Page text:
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January 11, 2008


Clayton Counts Down to 2008 TAMARA STEINER Clayton Pioneer



City looks at more recreation options On Saturday, Jan. 12, Clayton’s new downtown park, the Grove, will have its grand opening. The opening of the Grove will be interesting for me since I am having a total knee replacement on Jan. 10. The Grove will be the latest venue for recreation in the city, and I will be there with the rest of the City Council to cut ribbons and open the park. Festivities start at 1 p.m. We already have a variety of recreation options in Clayton. We are nationally recognized for our well-used system of trails. We have playfields for baseball, softball and soccer. We have a variety of parks for people and dogs. Yet there are still unfulfilled recreation desires. The challenge is how to determine those desires and what can be done with limited funds to fulfill them. People have expressed a desire for a number of additional recreation facilities, including:. 1. Tennis courts open and available to all citizens. While there are private courts in Clayton, and neighboring Concord has public courts, people in Clayton want their own public courts. 2. Bocce courts to accommodate the needs of the Clayton league, which has trouble obtaining time on the very actively used Concord courts. Supporters say Bocce courts in town would greatly increase interest in the activity. 3. Skateboard park to accommodate young people. Again, Concord and other

See Mayor, page A6

What’s Inside SECTION A Around Town . . . . . . . . . . . .A2 From the Chief . . . . . . . . . . .A4 Letters to the Editor . . . . . . .A4 Going Green . . . . . . . . . . . . .A4 Classified Ads . . . . . . . . . . . . .A5 Directory of Advertisers . . . .A5 Real Estate . . . . . . . . . . . . . . .A6 Safety Zone . . . . . . . . . . . . . .A6 School News . . . . . . . . . . . . .A7 On the Net . . . . . . . . . . . . . .A8 Music Notes . . . . . . . . . . . . . .A8 Movie Reviews . . . . . . . . . . . .A9 Deal With It . . . . . . . . . . . . .A10 Financial Sense . . . . . . . . . .A11 Weather Words . . . . . . . . . .A13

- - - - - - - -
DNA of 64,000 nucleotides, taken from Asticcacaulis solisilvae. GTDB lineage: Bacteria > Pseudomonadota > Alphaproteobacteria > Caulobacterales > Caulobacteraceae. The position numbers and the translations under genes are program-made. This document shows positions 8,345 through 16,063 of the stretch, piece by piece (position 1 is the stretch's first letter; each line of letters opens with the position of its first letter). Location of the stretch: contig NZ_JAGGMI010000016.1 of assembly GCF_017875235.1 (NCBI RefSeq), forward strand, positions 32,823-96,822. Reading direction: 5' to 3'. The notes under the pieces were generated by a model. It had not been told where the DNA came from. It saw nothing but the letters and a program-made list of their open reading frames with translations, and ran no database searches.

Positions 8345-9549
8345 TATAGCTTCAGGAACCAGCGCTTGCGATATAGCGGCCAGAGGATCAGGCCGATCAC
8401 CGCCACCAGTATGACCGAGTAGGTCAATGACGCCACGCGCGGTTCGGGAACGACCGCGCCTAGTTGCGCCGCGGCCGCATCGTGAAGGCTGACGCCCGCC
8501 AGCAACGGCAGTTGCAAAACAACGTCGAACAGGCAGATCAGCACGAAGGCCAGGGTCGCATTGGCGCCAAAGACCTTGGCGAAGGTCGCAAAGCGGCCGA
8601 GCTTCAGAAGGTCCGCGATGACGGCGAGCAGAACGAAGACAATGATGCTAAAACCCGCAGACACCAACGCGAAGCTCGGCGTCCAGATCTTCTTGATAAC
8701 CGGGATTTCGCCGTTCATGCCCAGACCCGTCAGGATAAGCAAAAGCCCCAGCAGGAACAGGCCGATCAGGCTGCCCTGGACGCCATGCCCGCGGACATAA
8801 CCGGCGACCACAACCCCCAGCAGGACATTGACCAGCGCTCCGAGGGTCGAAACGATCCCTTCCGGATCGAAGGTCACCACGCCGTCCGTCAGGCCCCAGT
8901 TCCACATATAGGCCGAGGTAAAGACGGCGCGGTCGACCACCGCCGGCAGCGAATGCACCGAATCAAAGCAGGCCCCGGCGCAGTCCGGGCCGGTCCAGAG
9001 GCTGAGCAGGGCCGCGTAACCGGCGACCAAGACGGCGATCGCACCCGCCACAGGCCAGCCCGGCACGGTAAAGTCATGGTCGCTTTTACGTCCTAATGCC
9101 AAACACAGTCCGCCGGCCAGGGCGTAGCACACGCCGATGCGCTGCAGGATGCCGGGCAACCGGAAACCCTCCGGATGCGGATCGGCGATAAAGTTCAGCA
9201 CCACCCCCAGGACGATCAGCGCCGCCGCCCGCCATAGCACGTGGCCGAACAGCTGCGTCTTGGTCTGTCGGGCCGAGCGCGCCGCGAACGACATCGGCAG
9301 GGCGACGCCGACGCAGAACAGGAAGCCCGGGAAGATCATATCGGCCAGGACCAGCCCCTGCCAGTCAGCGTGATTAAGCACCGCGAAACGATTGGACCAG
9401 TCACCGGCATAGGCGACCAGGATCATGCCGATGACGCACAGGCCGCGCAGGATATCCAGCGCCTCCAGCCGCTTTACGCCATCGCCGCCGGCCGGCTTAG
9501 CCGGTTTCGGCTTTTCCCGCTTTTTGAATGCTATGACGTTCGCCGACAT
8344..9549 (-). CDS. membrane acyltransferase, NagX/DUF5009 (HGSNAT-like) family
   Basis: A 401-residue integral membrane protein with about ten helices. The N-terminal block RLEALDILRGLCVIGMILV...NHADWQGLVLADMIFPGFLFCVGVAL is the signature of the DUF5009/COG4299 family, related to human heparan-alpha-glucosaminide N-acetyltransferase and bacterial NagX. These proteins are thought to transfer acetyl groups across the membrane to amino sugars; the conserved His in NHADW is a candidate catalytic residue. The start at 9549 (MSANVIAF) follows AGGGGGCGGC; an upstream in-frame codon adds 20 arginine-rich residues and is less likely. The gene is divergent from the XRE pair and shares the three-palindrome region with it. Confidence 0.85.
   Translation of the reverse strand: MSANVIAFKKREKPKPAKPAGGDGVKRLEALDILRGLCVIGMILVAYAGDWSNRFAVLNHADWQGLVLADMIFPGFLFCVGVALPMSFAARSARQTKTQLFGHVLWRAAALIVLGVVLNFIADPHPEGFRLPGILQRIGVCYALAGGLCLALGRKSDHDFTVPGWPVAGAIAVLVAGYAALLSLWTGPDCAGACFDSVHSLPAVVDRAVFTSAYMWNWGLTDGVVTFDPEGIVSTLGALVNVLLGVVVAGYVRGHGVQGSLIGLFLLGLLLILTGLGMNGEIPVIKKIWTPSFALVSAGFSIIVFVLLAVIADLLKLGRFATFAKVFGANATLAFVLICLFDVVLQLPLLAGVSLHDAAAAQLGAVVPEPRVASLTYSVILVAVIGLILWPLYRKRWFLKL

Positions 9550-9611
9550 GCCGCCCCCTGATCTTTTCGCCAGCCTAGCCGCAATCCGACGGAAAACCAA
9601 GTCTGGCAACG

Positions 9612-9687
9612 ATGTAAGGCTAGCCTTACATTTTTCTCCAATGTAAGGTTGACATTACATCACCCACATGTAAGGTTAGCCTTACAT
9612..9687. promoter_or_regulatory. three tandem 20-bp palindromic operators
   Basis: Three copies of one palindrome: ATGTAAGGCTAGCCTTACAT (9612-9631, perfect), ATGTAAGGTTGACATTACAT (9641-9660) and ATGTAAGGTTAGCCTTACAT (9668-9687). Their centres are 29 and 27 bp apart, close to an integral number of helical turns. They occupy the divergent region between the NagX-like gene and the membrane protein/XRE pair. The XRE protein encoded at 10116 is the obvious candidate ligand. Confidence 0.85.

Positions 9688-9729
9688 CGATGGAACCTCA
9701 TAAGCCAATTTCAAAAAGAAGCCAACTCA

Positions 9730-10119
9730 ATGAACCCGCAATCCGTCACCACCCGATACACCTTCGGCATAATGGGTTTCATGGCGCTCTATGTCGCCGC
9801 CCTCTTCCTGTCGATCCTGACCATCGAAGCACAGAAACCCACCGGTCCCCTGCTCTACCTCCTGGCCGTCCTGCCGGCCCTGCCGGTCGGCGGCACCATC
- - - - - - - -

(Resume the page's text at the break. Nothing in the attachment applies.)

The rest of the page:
Tamara Steiner/Clayton Pioneer

CREATIVE EFFORTS PAID OFF in the Clayton Counts Down Hat Making Contest for first place winner Caitlin Arango, whose feather trimmed sombrero sports a kangaroo atop. Confetti, bows and glitter brought in a second place win for Emily Wright. Third place winner, Mia Leonardy, seems to be waiting for a signal from a friendly alien.

See New Year, page A2

$756,100 awarded to protect Irish Canyon area ANDRÉ GENSBURGER Clayton Pioneer

It is not every day that a local group receives $756,100 in grant money to preserve open space threatened by development. Last month, Save Mount Diablo, an East Bay land trust formed in 1971, received an award from the Gordon and Betty Moore Foundation, the largest grant in the trust’s history. The money was used to purchase the 320 acres known as Irish Canyon on the outskirts of Clayton. The funding will allow the purchase as well as maintenance and oak woodland restoration. It will also help to speed preservation efforts along the Marsh Creek-Morgan Territory region northeast of Mount Diablo. “This grant will permanently protect the Irish Canyon parcel,” said Helen Kim, chief program officer for the San Francisco Bay Area Program of the Gordon and Betty Moore Foundation. “It supports a